So, you were just handed a VPS, or a server. You were told to install cPanel.
This isn’t an in-depth guide to securing and optimizing cPanel, but this should at least give you sane defaults that will work for the most part for servers and VPSes.
Note: Most of the optimizations is done in SSH, some in WebHostManager. I will label which one is done via SSH and which one is done via WHM, as needed.
The very first step after finishing the Initial Setup Wizard is to install ntpd, and use the nearest server to you for time-tracking. Choose a time server from the NTP pool of time servers. Of course, you can google for servers closer to your area for the lowest latency possible between the time server and your own server.
Why do I recommend setting up ntpd first before fully configuring the server? The simple reason is that you do not want the server to be too out of sync with time. For example, let’s say you’re running a website that sells products such as clothes, jewelry, accessories and the like. For you to have an accurate log of what happened, how it happened, where and why, you need accurate time.
PHP Configuration via SSH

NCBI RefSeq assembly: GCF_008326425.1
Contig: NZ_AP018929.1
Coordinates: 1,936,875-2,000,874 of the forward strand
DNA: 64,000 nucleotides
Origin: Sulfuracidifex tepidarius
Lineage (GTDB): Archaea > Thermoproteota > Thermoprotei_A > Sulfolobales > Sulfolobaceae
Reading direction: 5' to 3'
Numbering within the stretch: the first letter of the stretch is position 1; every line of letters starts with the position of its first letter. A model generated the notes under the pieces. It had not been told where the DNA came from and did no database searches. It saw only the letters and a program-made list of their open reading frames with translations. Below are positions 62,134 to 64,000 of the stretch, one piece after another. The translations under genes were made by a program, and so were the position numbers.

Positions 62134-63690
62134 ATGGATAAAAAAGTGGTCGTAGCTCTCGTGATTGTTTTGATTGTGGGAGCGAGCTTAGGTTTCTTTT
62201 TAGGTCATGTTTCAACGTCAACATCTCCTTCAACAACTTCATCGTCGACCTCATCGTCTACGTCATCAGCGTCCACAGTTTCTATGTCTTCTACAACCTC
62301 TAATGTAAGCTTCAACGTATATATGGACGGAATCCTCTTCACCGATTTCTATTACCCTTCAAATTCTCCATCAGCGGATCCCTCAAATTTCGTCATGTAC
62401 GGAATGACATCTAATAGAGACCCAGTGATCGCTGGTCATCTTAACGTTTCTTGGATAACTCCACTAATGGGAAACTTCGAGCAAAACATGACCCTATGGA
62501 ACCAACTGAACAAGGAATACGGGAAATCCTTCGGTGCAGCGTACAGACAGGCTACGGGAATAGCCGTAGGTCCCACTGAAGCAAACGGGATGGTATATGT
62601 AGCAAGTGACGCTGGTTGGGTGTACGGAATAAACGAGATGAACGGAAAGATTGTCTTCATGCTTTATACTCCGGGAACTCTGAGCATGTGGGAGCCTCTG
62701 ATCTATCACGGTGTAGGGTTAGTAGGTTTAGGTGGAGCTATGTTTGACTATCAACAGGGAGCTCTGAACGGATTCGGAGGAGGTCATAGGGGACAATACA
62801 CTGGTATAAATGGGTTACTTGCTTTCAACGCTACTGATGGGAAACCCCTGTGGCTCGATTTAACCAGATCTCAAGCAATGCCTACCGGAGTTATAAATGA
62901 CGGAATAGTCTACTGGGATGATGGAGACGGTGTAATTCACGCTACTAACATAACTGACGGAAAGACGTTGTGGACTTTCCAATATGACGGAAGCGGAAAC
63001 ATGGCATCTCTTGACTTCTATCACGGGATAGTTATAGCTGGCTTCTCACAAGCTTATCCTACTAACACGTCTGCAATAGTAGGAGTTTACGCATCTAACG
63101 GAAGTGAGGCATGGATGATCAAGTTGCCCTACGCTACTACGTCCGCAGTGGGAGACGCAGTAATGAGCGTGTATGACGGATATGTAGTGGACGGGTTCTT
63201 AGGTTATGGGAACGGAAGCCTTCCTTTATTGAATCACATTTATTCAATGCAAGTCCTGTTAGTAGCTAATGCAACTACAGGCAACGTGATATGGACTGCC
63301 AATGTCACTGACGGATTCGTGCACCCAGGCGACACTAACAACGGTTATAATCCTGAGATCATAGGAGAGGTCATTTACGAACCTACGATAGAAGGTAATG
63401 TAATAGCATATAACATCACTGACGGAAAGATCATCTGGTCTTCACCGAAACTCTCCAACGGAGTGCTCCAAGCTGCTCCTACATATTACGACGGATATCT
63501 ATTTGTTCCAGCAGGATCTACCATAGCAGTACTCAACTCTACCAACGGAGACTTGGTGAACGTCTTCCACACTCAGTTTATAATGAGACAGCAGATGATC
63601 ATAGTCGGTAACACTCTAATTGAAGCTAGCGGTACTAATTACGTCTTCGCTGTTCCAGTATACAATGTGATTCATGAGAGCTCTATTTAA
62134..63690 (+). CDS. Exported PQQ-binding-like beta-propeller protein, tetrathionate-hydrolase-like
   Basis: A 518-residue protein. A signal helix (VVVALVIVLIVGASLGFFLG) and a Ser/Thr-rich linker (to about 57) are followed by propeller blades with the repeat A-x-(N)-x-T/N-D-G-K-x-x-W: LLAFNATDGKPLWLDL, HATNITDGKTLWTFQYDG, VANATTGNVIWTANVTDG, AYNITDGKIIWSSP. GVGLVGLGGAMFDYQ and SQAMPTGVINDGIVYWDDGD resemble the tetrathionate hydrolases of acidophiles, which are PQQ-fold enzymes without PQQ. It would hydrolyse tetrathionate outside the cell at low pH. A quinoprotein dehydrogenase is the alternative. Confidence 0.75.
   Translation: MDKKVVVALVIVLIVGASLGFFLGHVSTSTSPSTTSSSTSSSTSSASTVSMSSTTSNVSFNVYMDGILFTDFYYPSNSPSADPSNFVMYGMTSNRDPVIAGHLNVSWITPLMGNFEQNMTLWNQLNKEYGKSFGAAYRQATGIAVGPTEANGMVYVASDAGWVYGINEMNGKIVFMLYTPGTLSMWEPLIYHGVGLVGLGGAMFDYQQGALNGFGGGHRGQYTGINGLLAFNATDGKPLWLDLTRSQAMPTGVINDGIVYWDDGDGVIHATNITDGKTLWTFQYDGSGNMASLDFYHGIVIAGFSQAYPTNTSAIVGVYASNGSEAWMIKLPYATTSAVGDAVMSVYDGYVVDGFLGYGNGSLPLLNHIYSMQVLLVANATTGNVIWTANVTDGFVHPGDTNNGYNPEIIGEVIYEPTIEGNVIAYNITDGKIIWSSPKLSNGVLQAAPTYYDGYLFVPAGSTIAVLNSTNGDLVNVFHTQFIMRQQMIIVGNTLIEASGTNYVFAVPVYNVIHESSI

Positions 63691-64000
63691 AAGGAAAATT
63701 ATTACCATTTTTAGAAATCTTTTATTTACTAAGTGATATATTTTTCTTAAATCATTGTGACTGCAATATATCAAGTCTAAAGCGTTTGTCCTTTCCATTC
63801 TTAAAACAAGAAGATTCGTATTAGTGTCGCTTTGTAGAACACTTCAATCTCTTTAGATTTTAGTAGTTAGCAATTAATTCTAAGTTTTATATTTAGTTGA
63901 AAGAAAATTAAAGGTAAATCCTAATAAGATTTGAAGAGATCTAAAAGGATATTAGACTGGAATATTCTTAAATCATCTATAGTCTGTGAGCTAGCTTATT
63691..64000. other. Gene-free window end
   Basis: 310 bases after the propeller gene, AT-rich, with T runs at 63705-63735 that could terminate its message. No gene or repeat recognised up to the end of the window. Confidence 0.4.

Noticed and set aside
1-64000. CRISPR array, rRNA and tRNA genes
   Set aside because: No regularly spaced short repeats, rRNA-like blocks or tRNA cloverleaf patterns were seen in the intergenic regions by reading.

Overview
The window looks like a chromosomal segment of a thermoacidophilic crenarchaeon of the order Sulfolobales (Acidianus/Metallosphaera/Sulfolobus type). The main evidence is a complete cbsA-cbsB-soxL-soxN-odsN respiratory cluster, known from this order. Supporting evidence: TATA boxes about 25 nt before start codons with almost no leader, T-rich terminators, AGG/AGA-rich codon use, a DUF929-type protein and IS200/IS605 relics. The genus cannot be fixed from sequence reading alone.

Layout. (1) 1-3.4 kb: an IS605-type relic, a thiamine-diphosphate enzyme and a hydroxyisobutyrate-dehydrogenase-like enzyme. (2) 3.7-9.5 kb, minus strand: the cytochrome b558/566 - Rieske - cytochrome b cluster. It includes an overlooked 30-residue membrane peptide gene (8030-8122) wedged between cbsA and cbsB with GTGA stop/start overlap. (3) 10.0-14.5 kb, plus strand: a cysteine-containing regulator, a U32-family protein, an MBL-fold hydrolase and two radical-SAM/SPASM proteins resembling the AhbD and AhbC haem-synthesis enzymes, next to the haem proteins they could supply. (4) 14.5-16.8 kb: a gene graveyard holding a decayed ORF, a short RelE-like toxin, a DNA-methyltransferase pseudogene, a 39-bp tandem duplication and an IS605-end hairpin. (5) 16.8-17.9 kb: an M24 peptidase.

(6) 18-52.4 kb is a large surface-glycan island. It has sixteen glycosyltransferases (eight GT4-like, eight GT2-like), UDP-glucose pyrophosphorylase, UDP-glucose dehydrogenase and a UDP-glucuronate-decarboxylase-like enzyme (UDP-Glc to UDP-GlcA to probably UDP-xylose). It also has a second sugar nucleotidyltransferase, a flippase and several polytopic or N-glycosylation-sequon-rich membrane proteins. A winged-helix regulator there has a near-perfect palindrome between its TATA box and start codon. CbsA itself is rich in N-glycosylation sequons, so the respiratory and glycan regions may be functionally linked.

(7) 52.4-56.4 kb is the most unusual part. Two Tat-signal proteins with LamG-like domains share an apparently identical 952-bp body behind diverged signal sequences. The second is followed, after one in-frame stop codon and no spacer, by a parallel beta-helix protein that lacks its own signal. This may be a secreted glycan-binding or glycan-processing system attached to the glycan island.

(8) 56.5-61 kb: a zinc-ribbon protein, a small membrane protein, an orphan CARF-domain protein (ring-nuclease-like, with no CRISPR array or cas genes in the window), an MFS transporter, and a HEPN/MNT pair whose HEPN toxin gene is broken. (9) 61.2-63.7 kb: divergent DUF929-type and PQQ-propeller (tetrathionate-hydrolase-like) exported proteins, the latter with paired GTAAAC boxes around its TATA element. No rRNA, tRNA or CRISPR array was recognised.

You also want to set php.ini to at least 256MB in memory_limit to ensure scripts work optimally. This is important, if you expect to have clients hosting an e-commerce site off of your cPanel server.
MySQL optimizations would take more time than we’d like to devote to this post, so I will mention that there are many such guides for it, but a tool you’ll want to use is Mysqltuner via SSH to get a better idea of your usage levels. Do this for a week or so, so that MySQLTuner can make better recommendations the longer MySQL runs on the server. Check every 24-48 hours (recommend 48 hours after), then adjust accordingly until you’ve got just the right mixture of performance and speed.
WebHostManager and SSH
Then CSF, choosing ConfigServer Security and Firewall to be installed, after disabling cphulkd, as cPanel recommends that it be disabled for compatibility and security reasons. Specifically, that cphulkd is known to interfere and create issues in blocking troublemakers from accessing the server.
There are some sane defaults in CSF, which does make it easier to set up via SSH. Configuration of CSF can be followed elsewhere on the web, though you’ll want to read the CSF ReadMe with more specific recommendations from the CSF forums available if needed. You can also configure CSF via the command line as well. To do so, use the following command in CentOS via SSH, as root:
Edit: I will post more links and guides to specific things to use in cPanel as I can, but this is a good starting point.